Faculty

Dr. Tony Thornton, Director of Choral Studies

droppedImageActive as a conductor, teacher, author, and clinician, Tony Thornton received his Bachelor of Music degree in Music Education and Voice from Westminster Choir College, a Master of Music degree in Choral Conducting from Louisiana State University, and his Doctor of Musical Arts degree in Choral Conducting and Historical Musicology from the University of Arizona. He has studied conducting with Joseph Flummerfelt, Kenneth Fulton, Frauke Haasemann, Margaret Hillis, Bruce Chamberlain, Donald Neuen, and Constantina Tsolainou.

Trained first as a singer, Dr. Thornton has performed as a tenor soloist throughout the United States, Europe and Asia. As a member of the Westminster Choir, he performed at the Spoleto Festivals in both Italy and the United States, and he has recorded with Leonard Bernstein, Riccardo Muti, Claudio Abbado, and Zubin Mehta. He sang for seven years as a member of the Grammy Award-winning Robert Shaw Festival Singers.

As a guest conductor and clinician who is active on the national and international choral scene, Dr. Thornton has worked with over 250 women’s, men’s, and mixed choruses in public schools, colleges, churches, community and professional organizations organizations in 24 states, Japan, and throughout Europe. A strong advocate for the choral arts, Thornton was engaged for four years by the Beyond the Bell Branch of the Los Angeles Unified School District – the second largest school district in the nation – to present choral pedagogy workshops to music teachers and choral master classes to students in middle and high schools. In this capacity, he had the opportunity to work with thousands of singers and their teachers.

Dr. Thornton is the author of The Choral Singer’s Survival Guide (giamusic.com) and he maintains a choral series in his name at Colla Voce Music. He has held teaching positions at California State University-Los Angeles, Los Angeles City College, and Pomona College. He is the Founding Artistic Director of Los Angeles Choral Artists and he was the Music Director of the Tucson Masterworks Chorale from 2006-2008.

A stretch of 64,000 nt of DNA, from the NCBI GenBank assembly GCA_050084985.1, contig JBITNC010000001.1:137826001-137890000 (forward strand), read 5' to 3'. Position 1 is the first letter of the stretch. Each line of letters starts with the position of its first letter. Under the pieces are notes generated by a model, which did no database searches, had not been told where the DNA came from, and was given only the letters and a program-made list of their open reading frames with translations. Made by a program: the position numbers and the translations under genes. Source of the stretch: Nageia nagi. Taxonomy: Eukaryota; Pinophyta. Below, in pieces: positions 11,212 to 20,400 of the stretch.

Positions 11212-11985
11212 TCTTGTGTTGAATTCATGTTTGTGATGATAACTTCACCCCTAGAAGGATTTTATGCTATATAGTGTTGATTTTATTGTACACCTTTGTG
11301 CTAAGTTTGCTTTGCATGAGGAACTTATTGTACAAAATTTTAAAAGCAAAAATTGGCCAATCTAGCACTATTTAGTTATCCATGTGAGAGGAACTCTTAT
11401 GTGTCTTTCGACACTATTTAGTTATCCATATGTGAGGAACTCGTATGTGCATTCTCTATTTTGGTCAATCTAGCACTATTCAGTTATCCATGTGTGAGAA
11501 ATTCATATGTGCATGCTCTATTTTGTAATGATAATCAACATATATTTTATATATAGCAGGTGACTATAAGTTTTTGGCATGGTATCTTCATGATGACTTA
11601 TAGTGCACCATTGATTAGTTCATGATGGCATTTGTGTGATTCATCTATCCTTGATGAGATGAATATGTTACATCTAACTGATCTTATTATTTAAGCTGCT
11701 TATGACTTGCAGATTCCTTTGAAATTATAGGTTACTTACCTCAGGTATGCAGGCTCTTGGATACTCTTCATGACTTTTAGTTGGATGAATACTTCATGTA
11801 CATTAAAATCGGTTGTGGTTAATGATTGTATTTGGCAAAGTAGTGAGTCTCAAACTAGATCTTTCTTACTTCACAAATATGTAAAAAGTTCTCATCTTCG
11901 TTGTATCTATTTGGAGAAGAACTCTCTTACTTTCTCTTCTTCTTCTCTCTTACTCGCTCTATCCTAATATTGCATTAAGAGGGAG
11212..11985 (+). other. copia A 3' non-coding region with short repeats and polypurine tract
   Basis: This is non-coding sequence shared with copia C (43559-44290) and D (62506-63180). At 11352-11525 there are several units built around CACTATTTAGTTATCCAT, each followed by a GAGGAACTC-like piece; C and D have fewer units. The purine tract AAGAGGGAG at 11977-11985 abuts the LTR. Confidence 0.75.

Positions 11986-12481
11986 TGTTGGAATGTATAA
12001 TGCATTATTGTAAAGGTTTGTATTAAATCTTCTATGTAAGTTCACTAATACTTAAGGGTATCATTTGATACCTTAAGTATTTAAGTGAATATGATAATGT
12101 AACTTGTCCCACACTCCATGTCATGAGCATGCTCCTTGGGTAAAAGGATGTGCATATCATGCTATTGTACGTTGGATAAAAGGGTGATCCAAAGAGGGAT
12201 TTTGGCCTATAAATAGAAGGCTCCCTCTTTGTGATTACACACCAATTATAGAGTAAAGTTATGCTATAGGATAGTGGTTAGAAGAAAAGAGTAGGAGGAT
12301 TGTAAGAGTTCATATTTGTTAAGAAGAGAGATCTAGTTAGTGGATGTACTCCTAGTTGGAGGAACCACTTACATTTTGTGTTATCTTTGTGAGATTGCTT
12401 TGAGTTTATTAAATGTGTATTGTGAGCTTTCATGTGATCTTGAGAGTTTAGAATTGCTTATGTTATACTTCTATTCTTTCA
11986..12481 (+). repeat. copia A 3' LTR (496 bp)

Dr. Thornton is the Director of Choral Studies at the University of Massachusetts Amherst.

At UMass, he oversees an extensive choral program, conducts the Chamber Choir, teaches undergraduate and graduate conducting, guides the graduate program in choral conducting, and serves as director of the choral area for the UMass Summer Conducting Institute. He has taught as a Summer Session and Saturday Seminar faculty member at Westminster Choir College of Rider University.

Dr. Thornton is currently President-elect of the MassACDA, and holds active memberships in ACDA, Chorus America, the National Collegiate Choral Organization, and IFCM. He is a national member of Phi Mu Alpha.

Dr. Stephen Paparo, Music Education/Choral Specialist

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Stephen A. Paparo, Assistant Professor of Music Education, teaches undergraduate and graduate courses in music education, supervises student teachers, and conducts the University Chorale. He holds a Ph.D. from Michigan State University, a Master of Music from Syracuse University and a Bachelor of Music from Ithaca College. He is also a Guild Certified Practitioner of the Feldenkrais Method® of somatic education.As a former public school teacher, Dr. Paparo taught junior and senior high school choral music for ten years in New Hartford, NY, and earned National Board Certification in 2003. He has conducted several All-County choruses in New York State and is the director of choir and voice for Signature Music Camp.
Dr. Paparo has presented at state, national, and international conferences, including Michigan Music Conference, LGBT Studies and Music Education Conference, Suncoast Music Education Research Symposium VIII, Leading Music Education International Conference, The 7th International Symposium on the Sociology of Music Education, Phenomenon of Singing International Symposium VIII, and is published in the Michigan Music Educator. His research interests include embodiment in music, informal popular music learning practices, diversity in music teacher education, and choral music education.

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